I am an IT Freelancer, working on PPH and Freelancer. I love to cook food and play cricket besides my computing and voluntary support to spread Free Software knowledge. 🙂

How well is FOSS, LibreOffice, GNU/Linux etc. known and used in Bangladesh? What are the obstacles to adoption?

In 2011, FOSS Bangladesh ran an online survey to gather approximate user data about GNU/Linux users, with the help of various online local language forums sites here in Bangladesh. Back then, it was around 9,000 people. As per my statistical knowledge nowadays, the pupils I had served with installations and had met by 2017 became professionals, and GNU/Linux users is now more than 100 times of that 15,000 count.

The obstacles to adoption of GNU/Linux and LibreOffice in here in Bangladesh is the lack of law bindings regarding software piracy. So far, can obtain a pirated copy of Windows 10 with Microsoft Office, and many more and get used to that closed, bind and blinded ecosystem. So when it comes to the professional workplace, most people got bound into that closed software ecosystem. They do not think that they are stealing – and on the piracy index globally, they make Bangladesh ashamed. Government offices here also go alike with the closed software ecosystem.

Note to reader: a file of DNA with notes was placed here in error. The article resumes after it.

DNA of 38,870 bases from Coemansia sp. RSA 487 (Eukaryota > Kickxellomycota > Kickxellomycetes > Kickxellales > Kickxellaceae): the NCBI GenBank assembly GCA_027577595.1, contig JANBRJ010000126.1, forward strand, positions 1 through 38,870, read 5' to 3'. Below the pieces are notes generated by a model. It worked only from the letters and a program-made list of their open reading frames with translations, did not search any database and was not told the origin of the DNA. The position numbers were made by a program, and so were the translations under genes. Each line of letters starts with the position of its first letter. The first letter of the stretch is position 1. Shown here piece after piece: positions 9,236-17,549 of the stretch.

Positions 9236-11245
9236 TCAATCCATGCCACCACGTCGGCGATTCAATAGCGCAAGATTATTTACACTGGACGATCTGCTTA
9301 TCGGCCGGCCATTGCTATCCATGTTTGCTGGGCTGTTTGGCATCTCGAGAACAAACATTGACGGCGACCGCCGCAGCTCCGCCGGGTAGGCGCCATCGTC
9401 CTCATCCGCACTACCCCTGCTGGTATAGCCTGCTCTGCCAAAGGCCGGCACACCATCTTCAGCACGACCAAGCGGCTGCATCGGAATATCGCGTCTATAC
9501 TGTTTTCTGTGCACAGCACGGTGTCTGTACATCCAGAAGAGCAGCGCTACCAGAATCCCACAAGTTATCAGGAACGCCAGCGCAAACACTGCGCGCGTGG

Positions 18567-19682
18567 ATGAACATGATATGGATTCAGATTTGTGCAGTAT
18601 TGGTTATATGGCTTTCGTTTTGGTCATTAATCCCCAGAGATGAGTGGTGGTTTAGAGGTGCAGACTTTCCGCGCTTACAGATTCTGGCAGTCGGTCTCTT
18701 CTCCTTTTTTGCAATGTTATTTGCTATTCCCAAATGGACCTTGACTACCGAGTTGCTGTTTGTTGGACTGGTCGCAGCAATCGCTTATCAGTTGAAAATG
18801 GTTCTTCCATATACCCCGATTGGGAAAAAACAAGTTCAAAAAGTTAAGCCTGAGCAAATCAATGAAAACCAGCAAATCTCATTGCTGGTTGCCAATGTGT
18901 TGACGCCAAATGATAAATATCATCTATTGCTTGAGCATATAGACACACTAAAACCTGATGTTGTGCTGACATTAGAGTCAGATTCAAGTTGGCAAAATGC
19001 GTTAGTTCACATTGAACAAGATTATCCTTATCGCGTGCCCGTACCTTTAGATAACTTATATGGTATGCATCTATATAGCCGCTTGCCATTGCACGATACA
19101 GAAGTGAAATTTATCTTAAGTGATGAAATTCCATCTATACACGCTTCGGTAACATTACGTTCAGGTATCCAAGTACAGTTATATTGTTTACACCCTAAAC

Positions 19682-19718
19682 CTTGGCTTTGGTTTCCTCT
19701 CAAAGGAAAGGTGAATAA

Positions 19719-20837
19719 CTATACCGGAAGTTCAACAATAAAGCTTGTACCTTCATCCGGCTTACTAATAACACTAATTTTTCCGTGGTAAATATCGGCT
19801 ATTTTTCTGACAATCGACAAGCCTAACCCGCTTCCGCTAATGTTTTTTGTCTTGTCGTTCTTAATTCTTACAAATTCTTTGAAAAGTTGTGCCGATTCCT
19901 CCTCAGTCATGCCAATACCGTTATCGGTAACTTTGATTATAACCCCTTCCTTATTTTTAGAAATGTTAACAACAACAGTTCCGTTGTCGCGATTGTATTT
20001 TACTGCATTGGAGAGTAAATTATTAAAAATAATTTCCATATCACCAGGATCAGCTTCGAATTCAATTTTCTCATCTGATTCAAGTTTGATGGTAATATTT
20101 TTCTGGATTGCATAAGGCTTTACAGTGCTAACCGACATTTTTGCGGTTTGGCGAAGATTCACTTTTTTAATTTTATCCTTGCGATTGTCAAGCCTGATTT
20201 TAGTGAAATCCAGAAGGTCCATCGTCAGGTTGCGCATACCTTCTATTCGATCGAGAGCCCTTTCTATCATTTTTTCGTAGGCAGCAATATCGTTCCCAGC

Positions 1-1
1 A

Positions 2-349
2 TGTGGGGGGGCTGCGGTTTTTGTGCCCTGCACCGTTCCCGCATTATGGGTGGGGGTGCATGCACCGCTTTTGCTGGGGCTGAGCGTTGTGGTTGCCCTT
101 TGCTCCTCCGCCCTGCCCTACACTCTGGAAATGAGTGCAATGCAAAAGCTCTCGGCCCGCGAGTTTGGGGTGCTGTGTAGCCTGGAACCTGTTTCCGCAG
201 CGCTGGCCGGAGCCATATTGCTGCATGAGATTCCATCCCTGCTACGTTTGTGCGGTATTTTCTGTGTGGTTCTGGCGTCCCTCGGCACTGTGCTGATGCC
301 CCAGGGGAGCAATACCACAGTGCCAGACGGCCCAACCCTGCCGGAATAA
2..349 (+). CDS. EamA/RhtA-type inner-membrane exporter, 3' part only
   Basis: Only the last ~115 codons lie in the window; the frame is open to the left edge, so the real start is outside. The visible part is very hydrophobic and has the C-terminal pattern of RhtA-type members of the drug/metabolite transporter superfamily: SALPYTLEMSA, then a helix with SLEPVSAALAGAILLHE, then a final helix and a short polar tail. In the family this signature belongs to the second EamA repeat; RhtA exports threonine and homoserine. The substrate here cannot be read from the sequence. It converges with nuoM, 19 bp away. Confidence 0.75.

But the scenario is changing day to day. Those who once got the chance to get out of that closed system embracing the GNU/Linux ecosystem or the Free Software getting hold for his/her lifetime. They also spreads the enjoyment of Freedom to their surroundings.

Spreading the knowledge of Free Software and Digital Freedom is a must. Only sharing and caring, and contributing to the Freedom Ecosystem, can make that happen in the future. But the COVID-19 pandemic affected local events ing FOSS Bangladesh since 2020. We hope to start with a new run soon, by November 2022.